Producing players of the very highest class through a club’s academy system is no easy task. So many hugely gifted youngsters lose their way, either through injury, lack of physical development or poor focus. Competition for the best young talents is fierce and so it takes a combination of factors to come together to produce a player with sufficient inability to stay afloat at an elite club. But twenty years is too long. The United academy and reserves/u-21s have regularly won titles and churn out young footballers of Championship standard and above by the bucket load. There are clearly many things which are being done right. But what is an academy system for if not to provide players for the first-team? We know that there are serious problems with youth development in England, but for United, with a huge budget and modern, high-class facilities the excuses simply don’t wash, just as they don’t at Chelsea or Manchester City. The difference between those two nouveau-riche clubs is that the best kids below the first-team have mostly (Paul Pogba disagrees) been given a chance when it has been merited. It is of note that not one British former United trainee in the last twenty years has gone on to develop into an elite-level player elsewhere.
It is clear that United continue to produce players with good talent levels, well prepared for life as professional footballers at a very decent standard. But there is a very clear disconnect between the level of player required by the first-team and the level of those graduating from youth levels. Danny Welbeck inadvertently exposes this, the best of the bunch in recent years and yet not quite good enough. Clubs of a similar stature such as Barcelona, Bayern Munich and Real Madrid continue to produce players on a regular basis who are talented enough to earn a first team berth or, in the case of the latter, move on and excel elsewhere. Despite a squad building policy most certainly based on the regular purchase of ‘Galacticos’, the list of currently active players who graduated from ‘La Fabrica’ include current full-back Dani Carvajal, Alvaro Arbeloa, Borja Valero, Alvaro Morata, Javi Garcia, Jese Rodriguez, Juan Mata, Juanfran and Roberto Soldado. The earliest graduate from this list is Arbeloa, who left Real in 2006. Between then and the present only Welbeck and Evans could be argued to not look out of place in such company. The extensive lists of home-grown talent schooled at Bayern or Barca do not need to be written down for you, but it is instructive that even at a club such as Real, at which progression from youth team to first team is almost impossible, the level of player being produced is of a very high standard. Something is wrong at United and, in fairness, in England, with the production and development of top-level footballers. At Old Trafford the academy is, to this point, failing to achieve its principle purpose, to feed the senior team with home-grown talent. Perhaps it is too focused on producing rounded professionals or the scouting and recruitment has been inadequate. There is no doubt that the jump from under-21 league football to the first team is too large and clubs in countries such as Spain are advantaged by the B-team system, but something needs to change.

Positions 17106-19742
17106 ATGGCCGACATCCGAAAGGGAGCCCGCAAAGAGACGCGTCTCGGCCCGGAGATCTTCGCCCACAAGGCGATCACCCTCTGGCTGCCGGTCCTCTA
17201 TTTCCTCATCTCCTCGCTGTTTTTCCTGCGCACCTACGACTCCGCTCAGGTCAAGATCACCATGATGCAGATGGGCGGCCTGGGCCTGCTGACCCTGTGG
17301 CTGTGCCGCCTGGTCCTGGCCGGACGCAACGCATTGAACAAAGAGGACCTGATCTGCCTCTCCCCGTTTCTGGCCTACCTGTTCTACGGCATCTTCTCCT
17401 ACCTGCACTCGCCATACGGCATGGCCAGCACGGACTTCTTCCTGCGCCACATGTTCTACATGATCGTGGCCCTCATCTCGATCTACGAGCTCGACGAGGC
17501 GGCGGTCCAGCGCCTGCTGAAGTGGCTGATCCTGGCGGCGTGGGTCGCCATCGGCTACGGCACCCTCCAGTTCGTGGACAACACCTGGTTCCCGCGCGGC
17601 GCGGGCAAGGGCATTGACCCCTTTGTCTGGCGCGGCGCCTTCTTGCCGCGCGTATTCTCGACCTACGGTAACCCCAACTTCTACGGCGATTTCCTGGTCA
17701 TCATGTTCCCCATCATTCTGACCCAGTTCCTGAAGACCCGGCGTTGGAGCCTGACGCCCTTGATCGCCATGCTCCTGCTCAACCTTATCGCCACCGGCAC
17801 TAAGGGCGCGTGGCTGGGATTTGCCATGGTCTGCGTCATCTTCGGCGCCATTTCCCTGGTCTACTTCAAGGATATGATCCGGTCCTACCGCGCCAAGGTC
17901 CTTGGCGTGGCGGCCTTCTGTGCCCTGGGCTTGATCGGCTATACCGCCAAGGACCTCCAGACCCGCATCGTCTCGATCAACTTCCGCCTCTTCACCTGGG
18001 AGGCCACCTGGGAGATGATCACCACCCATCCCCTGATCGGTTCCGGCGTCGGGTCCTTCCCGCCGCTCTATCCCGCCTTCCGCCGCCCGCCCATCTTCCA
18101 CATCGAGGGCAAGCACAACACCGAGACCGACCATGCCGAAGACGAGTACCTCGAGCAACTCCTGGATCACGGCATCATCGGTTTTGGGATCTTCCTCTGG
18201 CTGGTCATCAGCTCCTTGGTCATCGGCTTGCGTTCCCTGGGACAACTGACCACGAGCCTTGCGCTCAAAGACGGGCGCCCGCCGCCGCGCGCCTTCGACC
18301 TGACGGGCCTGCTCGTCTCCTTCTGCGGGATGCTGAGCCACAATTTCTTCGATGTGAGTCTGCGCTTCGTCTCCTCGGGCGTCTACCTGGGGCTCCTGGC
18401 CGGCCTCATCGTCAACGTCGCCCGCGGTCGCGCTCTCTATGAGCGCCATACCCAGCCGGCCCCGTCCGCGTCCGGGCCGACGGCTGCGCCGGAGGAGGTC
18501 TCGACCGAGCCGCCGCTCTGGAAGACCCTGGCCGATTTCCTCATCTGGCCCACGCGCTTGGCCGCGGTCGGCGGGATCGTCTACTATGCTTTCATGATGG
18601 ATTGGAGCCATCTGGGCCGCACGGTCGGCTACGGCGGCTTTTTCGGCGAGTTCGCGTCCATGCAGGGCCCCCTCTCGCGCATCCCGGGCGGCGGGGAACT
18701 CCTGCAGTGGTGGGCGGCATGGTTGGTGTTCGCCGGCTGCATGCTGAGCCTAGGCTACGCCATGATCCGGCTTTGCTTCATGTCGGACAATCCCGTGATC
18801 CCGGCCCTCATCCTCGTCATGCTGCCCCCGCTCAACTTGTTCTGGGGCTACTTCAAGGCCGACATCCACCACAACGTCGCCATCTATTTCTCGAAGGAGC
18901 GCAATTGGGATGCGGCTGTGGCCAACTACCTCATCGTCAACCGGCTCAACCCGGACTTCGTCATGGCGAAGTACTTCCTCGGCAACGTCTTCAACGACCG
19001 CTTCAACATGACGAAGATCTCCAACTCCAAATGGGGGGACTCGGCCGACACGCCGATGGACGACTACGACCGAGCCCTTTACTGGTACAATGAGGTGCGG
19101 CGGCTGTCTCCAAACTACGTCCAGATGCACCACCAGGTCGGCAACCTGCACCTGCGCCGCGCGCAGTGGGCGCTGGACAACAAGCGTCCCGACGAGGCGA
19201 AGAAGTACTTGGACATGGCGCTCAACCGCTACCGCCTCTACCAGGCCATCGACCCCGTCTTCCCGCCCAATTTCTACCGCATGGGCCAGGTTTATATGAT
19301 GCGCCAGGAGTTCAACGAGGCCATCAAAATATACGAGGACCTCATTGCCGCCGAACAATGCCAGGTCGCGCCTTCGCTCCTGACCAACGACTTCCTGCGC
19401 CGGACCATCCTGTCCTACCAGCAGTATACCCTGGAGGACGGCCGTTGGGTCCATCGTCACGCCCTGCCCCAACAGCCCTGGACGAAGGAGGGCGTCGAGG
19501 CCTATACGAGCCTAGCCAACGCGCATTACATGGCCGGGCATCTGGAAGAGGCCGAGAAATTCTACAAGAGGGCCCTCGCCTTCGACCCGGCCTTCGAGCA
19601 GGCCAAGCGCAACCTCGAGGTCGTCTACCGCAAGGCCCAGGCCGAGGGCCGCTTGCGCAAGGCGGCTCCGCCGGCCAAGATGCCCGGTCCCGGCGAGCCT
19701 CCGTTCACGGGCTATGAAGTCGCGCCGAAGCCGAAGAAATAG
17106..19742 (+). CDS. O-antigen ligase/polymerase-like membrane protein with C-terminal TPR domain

The story here isn’t, therefore, that the sale of Welbeck was a sign of an end to a policy of trusting in and giving a chance to youth. Instead, it is a signal that the standard of player being produced by United is not consistently good enough. Perhaps James Wilson, who has replaced Welbeck, can make the jump to first team regular over the next few years. He clearly has immense talent, but watching him at Under-21 level it has noticeable how far ahead of any of his teammates he is in terms of technique and development. He stands out, as Welbeck and Januzaj did at his age. It is unrealistic to ever expect a group of world-class talents such as the Class of ’92 to ever develop together ever again. It was a remarkable, unprecedented occurrence. But since that group graduated to the first-team two decades ago United have failed to produce a single player in the same class Beckham, Giggs, Scholes or Gary Neville. It’s not that the club are not giving young players the chance to demonstrate whether or not they can cut it at Old Trafford, they are simply not producing enough prospects good enough to take that chance long term. Something needs to change, both in age-group and grassroots football nationwide and with the scouting and development of young players at United.